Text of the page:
Totem figures are not Gods. Totems are not worshiped like religious icons nor used as a talisman. They were never used to ward off evil spirits and claims of bizarre, magical “totemism” practices are fiction. A totem pole may be compared to the symbolism portrayed in the Great Seal of the United States or a Coat of Arms. These national emblems are roughly equivalent to the meaning bound up in a totem pole except they identified clans not an entire nation.
It is important to note the differences and uniqueness among the different cultural groups and nations along the coast. Each nation, tribe, and sometimes clan has its own way of practicing the potlatch so as to present a very diverse presentation and meaning. The potlatch, as an overarching term, is quite general, since some cultures have many words in their language for all different specific types of gatherings. Nonetheless, the main purpose has been and still is the redistribution of wealth procured by families.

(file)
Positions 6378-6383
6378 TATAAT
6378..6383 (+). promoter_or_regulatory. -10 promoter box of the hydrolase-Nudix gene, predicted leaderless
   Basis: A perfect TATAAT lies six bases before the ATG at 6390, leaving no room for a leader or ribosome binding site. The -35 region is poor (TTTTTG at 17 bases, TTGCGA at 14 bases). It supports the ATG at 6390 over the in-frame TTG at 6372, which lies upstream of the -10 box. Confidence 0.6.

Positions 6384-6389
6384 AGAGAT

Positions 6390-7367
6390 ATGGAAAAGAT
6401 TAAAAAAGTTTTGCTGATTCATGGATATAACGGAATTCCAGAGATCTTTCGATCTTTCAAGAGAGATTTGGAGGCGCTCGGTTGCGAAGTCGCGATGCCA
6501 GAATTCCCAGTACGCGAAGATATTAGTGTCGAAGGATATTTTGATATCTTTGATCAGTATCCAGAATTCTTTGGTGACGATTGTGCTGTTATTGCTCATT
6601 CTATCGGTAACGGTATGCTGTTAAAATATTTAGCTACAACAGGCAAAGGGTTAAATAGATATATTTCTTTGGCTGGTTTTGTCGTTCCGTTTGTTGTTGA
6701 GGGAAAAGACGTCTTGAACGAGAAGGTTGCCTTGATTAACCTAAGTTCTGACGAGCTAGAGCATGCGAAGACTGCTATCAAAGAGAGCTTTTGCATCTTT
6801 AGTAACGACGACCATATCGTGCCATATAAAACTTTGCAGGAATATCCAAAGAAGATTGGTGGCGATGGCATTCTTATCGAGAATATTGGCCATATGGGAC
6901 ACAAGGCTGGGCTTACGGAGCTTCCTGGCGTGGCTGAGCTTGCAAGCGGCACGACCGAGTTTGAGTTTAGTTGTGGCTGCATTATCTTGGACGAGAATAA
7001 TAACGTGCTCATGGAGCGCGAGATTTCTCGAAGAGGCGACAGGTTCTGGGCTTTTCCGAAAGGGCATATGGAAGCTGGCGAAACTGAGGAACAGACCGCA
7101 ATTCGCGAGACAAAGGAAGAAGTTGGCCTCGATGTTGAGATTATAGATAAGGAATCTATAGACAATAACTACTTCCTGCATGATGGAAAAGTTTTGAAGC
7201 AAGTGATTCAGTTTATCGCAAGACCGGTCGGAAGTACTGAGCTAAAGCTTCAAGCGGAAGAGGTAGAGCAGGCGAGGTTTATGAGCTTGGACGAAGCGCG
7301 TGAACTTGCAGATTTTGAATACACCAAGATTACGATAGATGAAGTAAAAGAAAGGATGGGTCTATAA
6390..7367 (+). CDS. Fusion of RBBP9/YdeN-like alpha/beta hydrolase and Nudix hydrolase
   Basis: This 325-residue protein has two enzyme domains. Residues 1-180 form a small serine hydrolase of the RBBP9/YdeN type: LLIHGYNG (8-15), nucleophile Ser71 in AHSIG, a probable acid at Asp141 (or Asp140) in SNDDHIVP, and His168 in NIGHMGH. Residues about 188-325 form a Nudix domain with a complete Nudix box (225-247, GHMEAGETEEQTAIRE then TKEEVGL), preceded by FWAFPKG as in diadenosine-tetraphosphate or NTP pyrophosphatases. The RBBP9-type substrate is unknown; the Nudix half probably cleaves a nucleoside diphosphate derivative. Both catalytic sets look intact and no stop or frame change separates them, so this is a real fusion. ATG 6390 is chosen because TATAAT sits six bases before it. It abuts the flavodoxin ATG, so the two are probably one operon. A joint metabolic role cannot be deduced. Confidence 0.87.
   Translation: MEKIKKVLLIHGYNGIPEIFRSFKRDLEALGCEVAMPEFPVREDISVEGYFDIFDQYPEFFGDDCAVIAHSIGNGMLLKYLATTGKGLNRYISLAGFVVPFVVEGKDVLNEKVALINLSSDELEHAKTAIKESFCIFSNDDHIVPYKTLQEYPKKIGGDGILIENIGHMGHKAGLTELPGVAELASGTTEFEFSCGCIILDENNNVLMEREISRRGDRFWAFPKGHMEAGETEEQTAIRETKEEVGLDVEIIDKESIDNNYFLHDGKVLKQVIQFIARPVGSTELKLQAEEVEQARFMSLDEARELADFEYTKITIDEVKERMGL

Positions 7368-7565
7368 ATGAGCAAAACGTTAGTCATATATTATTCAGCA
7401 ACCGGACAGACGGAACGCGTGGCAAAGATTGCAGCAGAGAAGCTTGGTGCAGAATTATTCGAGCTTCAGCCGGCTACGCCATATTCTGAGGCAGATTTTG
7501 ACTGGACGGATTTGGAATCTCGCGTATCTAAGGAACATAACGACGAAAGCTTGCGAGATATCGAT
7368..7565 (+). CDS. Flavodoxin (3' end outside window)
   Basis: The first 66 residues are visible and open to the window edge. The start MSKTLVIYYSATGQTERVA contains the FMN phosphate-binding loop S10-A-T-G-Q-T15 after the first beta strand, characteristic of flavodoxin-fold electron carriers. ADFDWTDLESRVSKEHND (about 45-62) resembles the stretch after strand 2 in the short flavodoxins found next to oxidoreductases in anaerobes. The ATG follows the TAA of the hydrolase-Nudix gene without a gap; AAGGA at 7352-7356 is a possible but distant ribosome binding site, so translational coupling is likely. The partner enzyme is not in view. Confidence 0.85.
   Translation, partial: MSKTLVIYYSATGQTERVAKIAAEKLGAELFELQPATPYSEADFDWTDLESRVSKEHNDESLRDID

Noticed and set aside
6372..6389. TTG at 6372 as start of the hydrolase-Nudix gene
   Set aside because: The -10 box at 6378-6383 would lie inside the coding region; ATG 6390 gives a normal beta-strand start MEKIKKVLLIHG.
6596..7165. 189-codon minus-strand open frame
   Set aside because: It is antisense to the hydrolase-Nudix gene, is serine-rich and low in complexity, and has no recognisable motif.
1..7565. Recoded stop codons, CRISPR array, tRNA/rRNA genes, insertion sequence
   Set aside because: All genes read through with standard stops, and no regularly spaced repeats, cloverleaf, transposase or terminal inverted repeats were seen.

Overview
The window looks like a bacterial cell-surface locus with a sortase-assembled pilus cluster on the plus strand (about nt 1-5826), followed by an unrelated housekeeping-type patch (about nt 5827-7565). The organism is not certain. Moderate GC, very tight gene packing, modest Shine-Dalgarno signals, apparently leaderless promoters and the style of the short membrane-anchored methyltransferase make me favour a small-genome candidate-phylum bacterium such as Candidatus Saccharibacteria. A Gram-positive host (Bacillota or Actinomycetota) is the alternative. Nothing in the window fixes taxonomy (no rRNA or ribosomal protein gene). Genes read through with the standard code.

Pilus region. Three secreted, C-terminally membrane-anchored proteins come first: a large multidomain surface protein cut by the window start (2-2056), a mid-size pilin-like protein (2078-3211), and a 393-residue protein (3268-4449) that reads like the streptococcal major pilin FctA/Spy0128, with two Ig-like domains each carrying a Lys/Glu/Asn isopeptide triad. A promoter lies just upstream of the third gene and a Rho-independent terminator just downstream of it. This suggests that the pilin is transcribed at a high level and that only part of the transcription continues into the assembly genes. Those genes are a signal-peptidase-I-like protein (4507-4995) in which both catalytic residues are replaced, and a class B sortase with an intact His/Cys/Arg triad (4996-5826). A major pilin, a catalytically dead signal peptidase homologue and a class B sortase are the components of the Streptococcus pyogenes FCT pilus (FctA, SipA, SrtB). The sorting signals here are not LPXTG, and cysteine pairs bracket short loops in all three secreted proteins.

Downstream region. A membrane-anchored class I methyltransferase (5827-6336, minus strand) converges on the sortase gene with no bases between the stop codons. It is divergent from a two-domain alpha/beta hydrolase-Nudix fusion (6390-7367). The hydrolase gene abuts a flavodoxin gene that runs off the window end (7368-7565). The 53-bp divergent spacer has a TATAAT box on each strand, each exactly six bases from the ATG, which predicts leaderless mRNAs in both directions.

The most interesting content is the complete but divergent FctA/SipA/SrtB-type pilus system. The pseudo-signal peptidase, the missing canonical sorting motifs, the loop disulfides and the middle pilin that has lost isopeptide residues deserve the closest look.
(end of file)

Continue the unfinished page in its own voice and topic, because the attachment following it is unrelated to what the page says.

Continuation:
Navajo Night Chant
The Navajo are the American Indians native to Arizona and the rest of the south west. The most sacred of all Navajo ceremonies is the Night Chant which was first performed around 1000 b.c.e. It is celebrated in late fall or early winter for 9 days.
The ceremony involves memorizing hundreds of songs, dozens of prayers and several very complicated and intricate sand paintings.
The Night Chant is lead by a trained Medicine Man (doctor-priest) who has had a long apprenticeship and learned the intricate and detailed practices that are essential to the chant. The ceremony uses techniques that shock and arose in order to scare off sicknesses and ugliness. Once disorder is gone, and then order and balance are restored through song, prayer, sand painting and other aspects of the ceremony.